At First Glance: Shemot 2021

by Adam J. Rosenbaum

Pre-Game Chatter: Do you like to keep track of the many “firsts” in your life? How about (if you have them) your childrens’ lives? How might that activity add value to our lives?

In this first portion of the book of Exodus, God promises that nothing will interfere with the people God cares about the most:

The Pitch: “Then you shall say to Pharaoh, ‘Thus says the Lord: Israel is My first-born son. I have said to you, ‘Let My son go, that he may worship Me,’ yet you refuse to let him go. Now I will slay your first-born son.’” – Exodus 4:22-23

Swing #1: “Ties between a deity and his or her worshipers, a king and his people, human treaty partners, members of professional classes, and friends are all shaped, at least in part, by the rhetoric and/or presuppositions of idealized familial relations according to our texts. Yhwh, a father to Israel his firstborn son, ought to be honored as a father is honored by his son.” – Saul M. Olyan, Friendship in the Hebrew Bible

Swing #2: “The question posed … in what sense could Israel be God’s ‘firstborn son’? – engendered two rival motifs, ‘God’s Thought of Israel First’ (found only in Jubilees) and ‘Firstborn by Dint of Discipline.’ According to the latter motif, Israel was not born Israel’s firstborn at all; that is, God’s assertion … was not intended in any genetic or chronological sense. Instead, ‘firstborn’ here was a title that Israel received after it was already in existence, in consideration of its special standing with God.” – James L. Kugel, The Ladder of Jacob: Ancient Interpretations of the Biblical Story of Jacob and his Children

Swing #3: “The magic tricks that Moses was empowered to perform with the rod of God – turning a staff into a snake and water into blood – were feeble when compared to the terrible fate that God had already decreed for Pharaoh … So Moses rode on, perhaps comforted by the knowledge that God intended to back up his promises with blood, but not suspecting who the first target of God’s bloodthirstiness would turn out to be.” – Jonathan Kirsch, Moses: A Life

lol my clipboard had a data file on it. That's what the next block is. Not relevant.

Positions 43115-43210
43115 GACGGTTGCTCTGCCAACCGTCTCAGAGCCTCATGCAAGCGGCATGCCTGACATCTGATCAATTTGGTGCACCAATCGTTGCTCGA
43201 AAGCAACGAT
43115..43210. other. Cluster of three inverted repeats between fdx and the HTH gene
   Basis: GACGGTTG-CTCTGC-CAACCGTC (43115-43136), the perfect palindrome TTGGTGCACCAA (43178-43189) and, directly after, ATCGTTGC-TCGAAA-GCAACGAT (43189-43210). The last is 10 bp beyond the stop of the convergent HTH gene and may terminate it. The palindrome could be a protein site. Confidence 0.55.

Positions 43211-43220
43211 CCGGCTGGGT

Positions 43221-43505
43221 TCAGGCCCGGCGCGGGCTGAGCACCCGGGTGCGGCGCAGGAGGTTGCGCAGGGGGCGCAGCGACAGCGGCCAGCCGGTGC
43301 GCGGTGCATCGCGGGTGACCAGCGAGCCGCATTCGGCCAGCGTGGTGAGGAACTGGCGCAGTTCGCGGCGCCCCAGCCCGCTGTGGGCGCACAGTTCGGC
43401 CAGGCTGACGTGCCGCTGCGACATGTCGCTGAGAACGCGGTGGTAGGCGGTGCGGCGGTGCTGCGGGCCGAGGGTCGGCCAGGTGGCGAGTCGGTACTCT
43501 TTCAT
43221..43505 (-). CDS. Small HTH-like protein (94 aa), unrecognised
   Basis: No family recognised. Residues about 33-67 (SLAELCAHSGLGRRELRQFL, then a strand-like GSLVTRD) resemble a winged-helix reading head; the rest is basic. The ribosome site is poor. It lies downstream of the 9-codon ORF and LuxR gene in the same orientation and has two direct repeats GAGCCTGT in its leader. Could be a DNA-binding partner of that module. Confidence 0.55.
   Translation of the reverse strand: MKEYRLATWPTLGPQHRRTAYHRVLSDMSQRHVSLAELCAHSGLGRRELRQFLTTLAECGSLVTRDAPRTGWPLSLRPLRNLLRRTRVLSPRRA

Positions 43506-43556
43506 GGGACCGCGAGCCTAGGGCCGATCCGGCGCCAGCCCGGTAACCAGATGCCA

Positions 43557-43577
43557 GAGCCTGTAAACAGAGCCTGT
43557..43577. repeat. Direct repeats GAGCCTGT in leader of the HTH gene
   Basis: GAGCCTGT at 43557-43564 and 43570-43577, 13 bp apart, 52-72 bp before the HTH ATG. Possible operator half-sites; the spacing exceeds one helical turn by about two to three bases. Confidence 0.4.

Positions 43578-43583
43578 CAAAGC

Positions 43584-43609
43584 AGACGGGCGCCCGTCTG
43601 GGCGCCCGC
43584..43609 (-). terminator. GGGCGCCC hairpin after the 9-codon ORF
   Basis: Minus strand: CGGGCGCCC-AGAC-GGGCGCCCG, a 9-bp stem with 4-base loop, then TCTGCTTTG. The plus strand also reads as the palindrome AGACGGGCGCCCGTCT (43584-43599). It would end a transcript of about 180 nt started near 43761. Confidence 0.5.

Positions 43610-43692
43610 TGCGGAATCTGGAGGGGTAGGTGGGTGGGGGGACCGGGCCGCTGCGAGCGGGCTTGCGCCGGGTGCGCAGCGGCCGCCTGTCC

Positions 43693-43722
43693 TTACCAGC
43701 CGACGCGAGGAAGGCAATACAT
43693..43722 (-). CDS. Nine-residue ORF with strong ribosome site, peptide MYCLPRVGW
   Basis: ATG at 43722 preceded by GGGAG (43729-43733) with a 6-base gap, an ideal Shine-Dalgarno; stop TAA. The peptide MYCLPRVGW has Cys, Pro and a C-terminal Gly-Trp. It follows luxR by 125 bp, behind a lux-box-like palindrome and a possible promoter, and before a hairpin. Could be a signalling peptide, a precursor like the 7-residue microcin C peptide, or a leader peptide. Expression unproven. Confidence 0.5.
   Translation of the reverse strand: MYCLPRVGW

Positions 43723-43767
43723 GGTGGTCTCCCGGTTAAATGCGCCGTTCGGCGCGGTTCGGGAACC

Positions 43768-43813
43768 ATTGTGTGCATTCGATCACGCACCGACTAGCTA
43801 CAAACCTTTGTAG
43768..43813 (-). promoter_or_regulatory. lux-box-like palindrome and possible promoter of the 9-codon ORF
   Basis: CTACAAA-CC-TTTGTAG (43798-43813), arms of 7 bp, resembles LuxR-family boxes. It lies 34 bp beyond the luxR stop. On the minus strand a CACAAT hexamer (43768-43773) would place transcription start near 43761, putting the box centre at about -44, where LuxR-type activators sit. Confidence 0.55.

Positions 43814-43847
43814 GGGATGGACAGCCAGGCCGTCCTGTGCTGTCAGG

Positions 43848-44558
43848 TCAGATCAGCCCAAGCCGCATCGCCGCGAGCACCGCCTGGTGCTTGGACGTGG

Late-Inning Questions: Why is it important to God for Israel to be God’s “firstborn”? How is the firstborn motif carried throughout the story of the Exodus? Given how often firstborns are passed over in the book of Genesis, why would God frame the Israelites in this way? Why do we focus so much on birth order?

On-Deck at TBT: Starting January 8th, our Shabbat Learner’s Service will move from monthly to weekly. We’ll continue to meet on Zoom from 9:00-9:30 am. You’re welcome to join the discussion, whether or not you’re learning for the first time.

The Big Inning at the End: Speaking of firsts, it’s possible that, for the first time in a while, the Baseball Writers Association might not elect someone to the National Baseball Hall of Fame for the second year in a row. This is a residue of the steroid era; many journalists don’t wish to be in a position to evaluate the historical place of players from that time period. Frankly, I don’t blame them.

Shabbat Shalom!